Articulated in breathtaking tonal shades of red, blue and vivid magenta, Abstraktes Bild from 1997 exhibits a mastery of Gerhard Richter’s abstract methodology. While belonging to a mere handful of works on canvas created during this year – the majority of the Abstrakte Bilder from 1997 are small scale works painted on Alu Dibond – this painting also draws a significant parallel with the two monumental canvases numbered 849-2 and 849-3 in the artist’s Catalogue Raisonné. With the former housed in the High Museum of Art in Atlanta, the latter was recently donated to The Israel Museum, Jerusalem by long-term friend and patron Lily Safra in memory of her husband, Edmond J. Safra, a renowned philanthropist and one of the Museum’s greatest benefactors. Previously this painting held the record price at auction for any living artist when it was sold as part of the distinguished single owner collection, Abstraction Figuration at Sotheby’s, New York in November 2011. The present Abstraktes Bild numbered 840-2 prefigures these two colossal abstractions: the striking chromatic and formal correlation suggests this painting bears a formative importance in the later execution of the aforementioned masterworks. The extraordinary depth of colour and gossamer layering posit a perfection of Richter’s painterly dexterity. Indeed, these works stand at the very apex of Richter’s creative enterprise, bringing to a close a decade of intense abstract exploration with the squeegee. Embodying a masterpiece of scaled down proportions, Abstraktes Bild delivers a superlative equilibrium between illusion and allusion, erasure and construction, veiling and revealing.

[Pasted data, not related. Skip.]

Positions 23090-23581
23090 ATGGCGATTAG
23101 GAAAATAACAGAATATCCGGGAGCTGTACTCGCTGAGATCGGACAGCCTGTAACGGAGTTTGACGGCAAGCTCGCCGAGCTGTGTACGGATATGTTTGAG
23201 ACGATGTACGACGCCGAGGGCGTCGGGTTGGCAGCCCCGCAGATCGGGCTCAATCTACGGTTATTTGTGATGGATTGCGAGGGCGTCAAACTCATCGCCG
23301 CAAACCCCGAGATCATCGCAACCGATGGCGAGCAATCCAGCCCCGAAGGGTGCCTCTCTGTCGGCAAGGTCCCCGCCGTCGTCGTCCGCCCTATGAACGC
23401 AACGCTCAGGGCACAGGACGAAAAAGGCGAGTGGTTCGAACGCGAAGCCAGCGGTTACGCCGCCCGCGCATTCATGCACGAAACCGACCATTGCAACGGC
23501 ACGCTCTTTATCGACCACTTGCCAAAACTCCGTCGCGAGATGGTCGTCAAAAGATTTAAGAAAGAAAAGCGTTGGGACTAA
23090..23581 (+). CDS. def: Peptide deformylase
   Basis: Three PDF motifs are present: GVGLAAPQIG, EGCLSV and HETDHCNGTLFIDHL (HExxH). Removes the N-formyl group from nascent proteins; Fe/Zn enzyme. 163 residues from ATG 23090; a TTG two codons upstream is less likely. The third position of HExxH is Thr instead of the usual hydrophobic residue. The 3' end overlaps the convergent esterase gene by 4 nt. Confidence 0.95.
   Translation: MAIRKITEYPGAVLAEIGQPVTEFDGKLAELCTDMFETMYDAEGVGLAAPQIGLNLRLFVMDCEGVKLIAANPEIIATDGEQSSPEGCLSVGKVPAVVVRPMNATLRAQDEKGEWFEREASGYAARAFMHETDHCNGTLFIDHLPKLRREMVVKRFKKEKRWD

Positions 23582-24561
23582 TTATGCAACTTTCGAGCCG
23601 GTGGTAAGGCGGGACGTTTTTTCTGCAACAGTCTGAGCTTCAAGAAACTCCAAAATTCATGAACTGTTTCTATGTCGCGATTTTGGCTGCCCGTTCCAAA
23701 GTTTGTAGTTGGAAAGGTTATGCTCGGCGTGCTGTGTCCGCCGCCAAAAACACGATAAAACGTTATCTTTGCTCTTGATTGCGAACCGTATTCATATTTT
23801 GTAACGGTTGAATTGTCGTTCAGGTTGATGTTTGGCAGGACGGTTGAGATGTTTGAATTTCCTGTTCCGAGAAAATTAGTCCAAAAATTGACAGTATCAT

Since the very outset of his career during the early 1960s, Gerhard Richter has called into question the conceptual underpinnings of painting and representation. Now considered the greatest artist living today, Richter’s career long conceptual project has ushered in the practice of painting as a legitimate critical dialogue firmly established in the Post-Modern canon. Navigating a systematic trajectory of incredibly disparate but thematically related painterly approaches, at once including his formative Photo Paintings, Stadtbilder, Colour Charts, and the monochrome Grau Paintings, Richter’s career represents a cumulative inquiry into representation and abstraction in paint as marked by the stamp of our increasingly media saturated contemporary age. Positioned at the vanguard of this continuing project are the Abstrakte Bilder. As forcefully illustrated by the present work, Richter’s exploration into the field of abstraction stands distinct from both the formal and chromatic sparseness of minimalism, and the impassioned or emotive gestures of abstract expressionism. Rather, evoking the aesthetic blur of photography and immaculate cibachrome lamina of the print, Richter’s semi-automated procedure of repeatedly drawing tract-like layers of paint across the canvas with the squeegee incites a harmonic yet compositionally discordant painterly equilibrium. Achieved via a balance of contingency and agency, these works represent fraught palimpsests of Richter’s battle with painting as an independent autonomous entity.